5.2.5 5) DNA stands re-suspended in aq. pH buffered medium.
5.2.6 6) DNA cut up by restriction enzymes. Different enymes cut at different base sequences called restriction sites, of which there are 2 main types: Blunt ends, and sticky ends, which are the ones used in genetic engineering.
5.2.6.1 Restriction enzymes: Also called restriction endonucleases. They are produced by bacteria to break up virus DNA that is injected into them.
5.3 PCR: Polymerase Chain Reaction
5.3.1 Used to make multiple copies of a (shorter) section of DNA. It is artificial DNA replication and is used to amplify DNA samples.
5.3.2 Reaction mixture contains
5.3.2.1 Sample of DNA to be amplified
5.3.2.2 Excess of primers (more chance of bonding to unzipped DNA strand)
5.3.2.3 DNA Polymerase
5.3.2.4 The 4 deoxyribose nucleotides
5.3.2.5 Definition: Primers - short, single stranded sequences of DNA, around 10-20 bases, which bind to a section of DNA, as DNA polymerase cannot bind directly to single stranded DNA fragments.
5.3.3 Process
5.3.3.1 1) Heated to 95 degrees, breaking the H bonds and separating the DNA strands.
5.3.3.2 2) Cooled to 55 degrees - primers added and they bond to complimentary site on DNA (placed upstream and downstream of target DNA section)
5.3.3.3 3) Heated to 72 degrees, the optimum temperature for Taq Polymerase to build complimentary strands of DNA, binding to the primers and starting from there, working along to the end of the DNA strand, This is repeated in cycles.
5.3.3.3.1 Taq Polymerase: From bacteria that naturally exist in hot springs, therefore their enzymes have many disulphide bridges, preventing them from denaturing at high temperatures (known as thermophilic)
5.3.4 Sequencing using modified PCR: (Interrupted PCR and Electrophoresis)
5.3.4.1 Interrupted PCR
5.3.4.1.1 1) Some of the free deoxyribonucleotides have fluorescent dyes attached (one colour specific to each type).
5.3.4.1.2 2) These nucleotides are modified and if they are added to the growing chain, the DNA polymerase is thrown off and the strand ends,
5.3.4.1.3 3) As the reaction proceeds, the fragments produced vary in size. These strands are then run through a machiene where a laser reads the colour sequence from smallest to largest strand, allowing the sequence of colours (and therefore the bases) to be displayed.
5.3.4.2 Electrophoresis
5.3.4.2.1 Using electricity to separate differently sized fragments of DNA.The samples of DNA are placed on an agarose gel at the negative anode end. Phosphate groups have a charge of three minus, therefore the DNa fragments will move to the positive cathode. Smaller fragments are more mobile and therefore move faster. Researches add a tracking dye, giving blue DNA.
5.3.4.3 Southern Blotting
5.3.4.3.1 To make a replica of DNA fragments of interest to do further tests on without destroying the original.
5.3.4.3.2 An absorbant surface (e.g. Nylon) is put on the agarose gel after electrophoresis to draw up a small amount of the fragments.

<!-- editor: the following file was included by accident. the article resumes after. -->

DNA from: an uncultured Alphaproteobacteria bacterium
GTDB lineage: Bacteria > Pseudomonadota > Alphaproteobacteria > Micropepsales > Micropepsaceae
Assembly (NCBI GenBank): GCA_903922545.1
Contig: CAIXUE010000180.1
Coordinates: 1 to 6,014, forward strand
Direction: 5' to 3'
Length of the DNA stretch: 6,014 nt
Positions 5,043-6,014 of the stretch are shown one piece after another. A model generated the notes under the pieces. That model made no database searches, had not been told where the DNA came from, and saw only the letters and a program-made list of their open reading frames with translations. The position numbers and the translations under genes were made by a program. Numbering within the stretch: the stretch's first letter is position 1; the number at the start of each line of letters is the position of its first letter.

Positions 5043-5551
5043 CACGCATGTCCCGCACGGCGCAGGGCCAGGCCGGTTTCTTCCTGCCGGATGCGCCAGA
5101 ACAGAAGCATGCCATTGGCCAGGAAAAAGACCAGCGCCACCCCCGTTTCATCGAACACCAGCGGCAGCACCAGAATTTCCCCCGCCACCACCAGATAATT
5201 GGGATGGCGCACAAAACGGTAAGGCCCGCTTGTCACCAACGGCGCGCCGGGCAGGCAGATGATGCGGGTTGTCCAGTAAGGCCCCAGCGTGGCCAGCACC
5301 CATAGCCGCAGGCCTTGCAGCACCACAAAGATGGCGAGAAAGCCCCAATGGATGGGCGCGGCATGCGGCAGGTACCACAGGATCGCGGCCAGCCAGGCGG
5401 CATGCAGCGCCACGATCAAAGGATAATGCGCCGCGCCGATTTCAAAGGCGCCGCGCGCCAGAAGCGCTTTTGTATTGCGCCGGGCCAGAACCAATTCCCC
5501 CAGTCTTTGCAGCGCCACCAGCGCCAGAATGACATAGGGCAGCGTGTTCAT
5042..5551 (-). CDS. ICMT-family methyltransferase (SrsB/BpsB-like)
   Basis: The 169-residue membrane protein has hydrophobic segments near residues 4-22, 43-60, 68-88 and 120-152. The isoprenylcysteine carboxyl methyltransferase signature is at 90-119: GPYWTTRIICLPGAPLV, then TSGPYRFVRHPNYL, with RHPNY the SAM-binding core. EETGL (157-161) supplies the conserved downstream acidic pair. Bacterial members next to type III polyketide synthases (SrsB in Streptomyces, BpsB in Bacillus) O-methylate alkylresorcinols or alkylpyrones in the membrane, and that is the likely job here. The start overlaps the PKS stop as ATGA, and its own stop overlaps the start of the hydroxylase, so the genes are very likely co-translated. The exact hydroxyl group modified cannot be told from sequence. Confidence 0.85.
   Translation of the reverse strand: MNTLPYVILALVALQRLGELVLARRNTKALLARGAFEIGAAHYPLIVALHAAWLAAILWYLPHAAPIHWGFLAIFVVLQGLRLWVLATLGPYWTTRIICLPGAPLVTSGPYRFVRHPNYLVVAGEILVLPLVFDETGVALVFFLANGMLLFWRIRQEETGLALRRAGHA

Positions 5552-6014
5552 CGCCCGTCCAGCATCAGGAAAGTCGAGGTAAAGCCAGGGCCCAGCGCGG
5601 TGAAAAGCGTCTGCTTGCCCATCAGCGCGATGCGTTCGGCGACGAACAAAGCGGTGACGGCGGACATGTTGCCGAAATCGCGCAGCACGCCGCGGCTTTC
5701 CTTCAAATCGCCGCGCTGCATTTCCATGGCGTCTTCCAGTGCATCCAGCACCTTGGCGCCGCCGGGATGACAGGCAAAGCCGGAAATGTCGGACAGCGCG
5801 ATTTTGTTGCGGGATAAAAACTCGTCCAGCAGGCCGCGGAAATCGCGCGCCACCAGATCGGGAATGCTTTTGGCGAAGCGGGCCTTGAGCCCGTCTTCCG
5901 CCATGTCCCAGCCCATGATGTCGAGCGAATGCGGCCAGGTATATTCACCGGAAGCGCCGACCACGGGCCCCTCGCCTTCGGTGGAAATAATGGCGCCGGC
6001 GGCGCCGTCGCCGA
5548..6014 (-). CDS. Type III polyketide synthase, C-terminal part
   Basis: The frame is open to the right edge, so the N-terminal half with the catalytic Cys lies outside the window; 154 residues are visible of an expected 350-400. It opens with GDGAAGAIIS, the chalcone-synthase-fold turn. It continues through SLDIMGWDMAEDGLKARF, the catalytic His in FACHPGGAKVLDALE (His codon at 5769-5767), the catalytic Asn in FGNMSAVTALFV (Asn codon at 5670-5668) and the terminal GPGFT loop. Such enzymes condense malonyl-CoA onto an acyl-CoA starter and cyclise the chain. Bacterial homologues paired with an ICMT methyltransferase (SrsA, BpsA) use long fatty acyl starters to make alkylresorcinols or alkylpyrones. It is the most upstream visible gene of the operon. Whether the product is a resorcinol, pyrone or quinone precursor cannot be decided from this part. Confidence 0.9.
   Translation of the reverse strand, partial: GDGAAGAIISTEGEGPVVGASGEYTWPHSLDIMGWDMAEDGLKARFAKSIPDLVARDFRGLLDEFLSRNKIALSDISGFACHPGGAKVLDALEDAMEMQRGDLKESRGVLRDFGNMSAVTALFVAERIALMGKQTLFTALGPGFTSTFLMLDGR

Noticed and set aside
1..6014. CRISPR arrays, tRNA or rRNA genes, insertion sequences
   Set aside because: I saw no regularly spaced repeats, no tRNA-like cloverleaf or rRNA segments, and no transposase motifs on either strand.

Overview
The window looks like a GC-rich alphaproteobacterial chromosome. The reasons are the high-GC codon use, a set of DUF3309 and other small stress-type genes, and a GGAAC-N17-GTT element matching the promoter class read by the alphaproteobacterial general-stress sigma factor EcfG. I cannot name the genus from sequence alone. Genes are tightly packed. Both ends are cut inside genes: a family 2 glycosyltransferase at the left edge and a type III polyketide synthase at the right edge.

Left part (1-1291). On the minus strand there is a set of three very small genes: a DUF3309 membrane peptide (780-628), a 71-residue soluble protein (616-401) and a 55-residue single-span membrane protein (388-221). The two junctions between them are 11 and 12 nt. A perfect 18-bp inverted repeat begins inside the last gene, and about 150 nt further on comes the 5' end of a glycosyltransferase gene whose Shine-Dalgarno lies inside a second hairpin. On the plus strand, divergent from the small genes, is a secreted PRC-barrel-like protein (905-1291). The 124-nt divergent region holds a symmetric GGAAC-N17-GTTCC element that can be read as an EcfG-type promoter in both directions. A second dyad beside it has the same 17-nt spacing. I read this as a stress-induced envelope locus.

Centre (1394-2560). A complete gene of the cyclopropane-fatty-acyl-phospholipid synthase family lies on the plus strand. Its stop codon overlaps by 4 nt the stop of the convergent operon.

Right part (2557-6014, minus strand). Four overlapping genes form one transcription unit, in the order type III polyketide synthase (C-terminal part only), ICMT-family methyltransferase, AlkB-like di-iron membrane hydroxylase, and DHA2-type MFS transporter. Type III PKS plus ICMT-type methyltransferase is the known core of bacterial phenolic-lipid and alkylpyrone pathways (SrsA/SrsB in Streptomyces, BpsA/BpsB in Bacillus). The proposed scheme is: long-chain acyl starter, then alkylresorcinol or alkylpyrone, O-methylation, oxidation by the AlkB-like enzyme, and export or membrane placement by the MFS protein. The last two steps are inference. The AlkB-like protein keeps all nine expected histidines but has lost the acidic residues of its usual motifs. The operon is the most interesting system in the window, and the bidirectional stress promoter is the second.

5.3.4.4 DNA Probes
5.3.4.4.1 Single-stranded, short segments of DNA with a known sequence. Bind to complementary sections.
5.3.4.4.1.1 The DNA on an absorbent surface is put into a basic solution to unzip it and make it single stranded by disrupting the H bonds between bases. DNA probes then used to identify target sequences of DNA/Gene.
5.3.4.4.1.1.1 This can be used to diagnose diseases by comparing healthy and unhealthy DNA samples (Microarray).
5.4 Bacterial Artificial Chromosome (BACs)
5.4.1 Used to make 'clone libraries' - multiple copies of (lager) sections of DNA.
5.4.2 A fertility plasmid from bacterium, which has been genetically modified with DNA from another organism. It will then make multiple copies by replicating.
5.5 Definition: Recombiant Gene Technology - Processes involving combining DNA from different organisms/sources in a single organism.
5.6 Obtaining the gene to be engineered.
5.6.1 1) mRNA produced from transcription of the gene can be obtained from cells where that gene is expressed, e.g. insulin from the B cells of the islet of Langerhans.
5.6.2 2) Gene can be synthesised using an automated polynucleotide sequencer.
5.6.3 Placing gene in a vector.
5.6.3.1 The gene can be sealed into a bacterial plasmid using the enzyme DNA ligase. It can also be sealed into virus genomes or yeast cell chromosomes.
5.6.3.2 Getting the gene into the recipient cell
5.6.3.2.1 Once packaged in a vector it is often part of a large molecule that doesn't easily cross the membrane to enter the recipient cell.
5.6.3.2.1.1 Resulting DNA is called Recombiant DNA
5.6.3.2.2 Methods
5.6.3.2.2.1 Electroportation: high voltage pulse applied to disrupt the membrane.
5.6.3.2.2.2 Microinjection: DNA is injected using a very fine micropipette into the host cell nucleus
5.6.3.2.2.3 Viral Transfer: Uses virus's mechanism for infecting cells by injecting DNA directly.
5.6.3.2.2.4 Liposomes: DNA is injected in lipid molecules - fat soluble so they can diffuse across lipid membrane.
5.7 Genetic engineering and bacteria
5.7.1 Any organism that contains DNA added to its cells as the result of genetic engineering is described as transgenic.
5.7.2 Definiton: Bacterial Conjugation - a process where genetic material may be exchanged (N.B. only plasmids).